A dedicated educator and social activist, Marrero first traveled to the Dominican Republic in 2002 in the hopes of bringing a group of students there one day. She spent most of her time in a small mountain farming community, Los Dajaos, in the mountains of Pico Duerte, and was profoundly affected by the experience and people. Since then, she has been back 6 times. Featured online are portraits Marrero took while in the Dominican Republic in which she or her sitters have been singled out, as a result of placement or movement.

Marrero is Puerto Rican by ancestry-although she has been told she does not "look Latina"-and this series is partially a reflection on being biracial. In compositions almost reminiscent of paintings, Marrero's aesthetic treatment makes visually patent a personal exploration of identity. Time is also an important factor in her work; her exposures capture or freeze action, making the work seem to occupy a liminal state, temporally, spatially, and culturally.

Marrero currently teaches art and photography at Miss Porter's School, a private all-girls high school in Farmington, Connecticut. She received her MFA from the Hartford Art School, University of Hartford and her BFA from the University of Connecticut, Storrs.

Click here for Marrero's personal web site.


Matthew Gamber
August 2004

Mariliana Arvelo
July 2004

Ken Richardson

June 2004

Julie Melton

May 2004

Marlo Marrero

April 2004

Erik Gould
March 2004

Mori Insinger
February 2004

Jen Kodis

January 2004

Amber Davis
December 2003

Paul Taggart

November 2003

Marla Sweeney
October 2003

Dylan Vitone
September 2003

Click here for more information
about the Northeast Exposure.



The other side of time, el tiempo del otro lado

When thinking about both sides of the camera, I decided to go physically to the other side of my camera. However, after several times of being my own subject photographically, this particular time was extraordinary. Perhaps the fact that these photographs are not about a point from the past that I wanted to convey they are photographs in the present, this moment, in real time. It became my task to describe an affirmation of life, of a new reality via the photograph.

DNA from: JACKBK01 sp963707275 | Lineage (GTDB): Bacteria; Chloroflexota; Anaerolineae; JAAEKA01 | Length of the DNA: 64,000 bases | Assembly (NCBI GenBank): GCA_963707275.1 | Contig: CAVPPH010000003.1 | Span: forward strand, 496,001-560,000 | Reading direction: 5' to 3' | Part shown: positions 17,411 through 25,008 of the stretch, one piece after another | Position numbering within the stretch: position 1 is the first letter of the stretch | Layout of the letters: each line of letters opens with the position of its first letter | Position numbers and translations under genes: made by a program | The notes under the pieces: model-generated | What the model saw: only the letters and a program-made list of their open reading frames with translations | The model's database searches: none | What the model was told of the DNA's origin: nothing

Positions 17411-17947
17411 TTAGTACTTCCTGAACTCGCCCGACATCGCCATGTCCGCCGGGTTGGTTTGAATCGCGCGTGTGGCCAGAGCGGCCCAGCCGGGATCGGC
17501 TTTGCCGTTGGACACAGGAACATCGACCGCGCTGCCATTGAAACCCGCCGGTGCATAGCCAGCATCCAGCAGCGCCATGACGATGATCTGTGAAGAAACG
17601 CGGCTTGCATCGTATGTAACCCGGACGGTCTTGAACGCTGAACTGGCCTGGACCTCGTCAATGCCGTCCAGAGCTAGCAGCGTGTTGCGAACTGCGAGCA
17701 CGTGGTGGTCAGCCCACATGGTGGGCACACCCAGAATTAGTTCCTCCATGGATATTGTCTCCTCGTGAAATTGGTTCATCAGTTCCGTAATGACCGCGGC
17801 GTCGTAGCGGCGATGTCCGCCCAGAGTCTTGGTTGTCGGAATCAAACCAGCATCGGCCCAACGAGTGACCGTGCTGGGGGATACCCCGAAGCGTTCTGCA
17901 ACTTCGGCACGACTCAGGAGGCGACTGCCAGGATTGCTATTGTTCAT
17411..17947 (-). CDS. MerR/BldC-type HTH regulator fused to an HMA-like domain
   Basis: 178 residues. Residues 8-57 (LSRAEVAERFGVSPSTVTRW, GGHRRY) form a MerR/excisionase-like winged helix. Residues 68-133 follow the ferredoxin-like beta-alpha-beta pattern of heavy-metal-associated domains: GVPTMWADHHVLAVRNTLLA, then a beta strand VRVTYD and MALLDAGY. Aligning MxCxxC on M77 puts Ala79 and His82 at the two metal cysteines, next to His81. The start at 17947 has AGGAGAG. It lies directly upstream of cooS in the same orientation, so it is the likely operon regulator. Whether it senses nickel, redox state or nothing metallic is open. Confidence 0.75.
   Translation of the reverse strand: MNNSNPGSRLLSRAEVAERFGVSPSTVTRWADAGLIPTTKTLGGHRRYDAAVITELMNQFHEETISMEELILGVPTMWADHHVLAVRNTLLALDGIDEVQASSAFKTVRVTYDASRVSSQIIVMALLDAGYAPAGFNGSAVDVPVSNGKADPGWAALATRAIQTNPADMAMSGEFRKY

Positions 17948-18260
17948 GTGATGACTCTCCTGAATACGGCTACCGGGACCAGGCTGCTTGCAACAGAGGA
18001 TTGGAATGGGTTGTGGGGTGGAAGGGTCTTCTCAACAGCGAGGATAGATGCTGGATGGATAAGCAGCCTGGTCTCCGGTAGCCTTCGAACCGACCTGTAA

As there is a huge tradition of self-portraiture, some of my inspirations have been Annette Messager, an artist who uses everything including photography, and more recently a photographer, Elinor Carucci. From Carucci, I took the authentic self and from Messager, the constructed version of the self.

When thinking about both sides of the ocean (south) - United States - Caribbean - Dominican Republic, I placed my self on the other side. The American, the gringa as other, in a Dominican world, that I now call home. However, I am la gringa with a camera. I made hundreds of photographs from that perspective as outsider looking in. After I made the image "Es el Tiempo, Verde" (It is Time, Green) of a woman, a man, great body movement and literally the hand of time dropping its glittery moments of sand off to the left side of the photograph, I knew this image spoke about a specific time, a specific reality.

In the current images, I am either integrated in the situation or isolated. However, I am not always comfortable in my position. I purposefully placed my self here and there within the photograph. I used a polarizing filter to allow less light into the camera and used a slower shutter speed to reveal movement whenever it passed, reveal time. In the image "Pajaros del Sol" (Birds of the Sun), I am the older woman yet the naive one on so many levels as my arms flutter and fling about.

When thinking about both sides of my family, I have always been on one side or the other. I have my Puerto Rican side and I have my Maine side. Finally, both sides are converging; they are doing this on the other side of the ocean via the other side of my camera.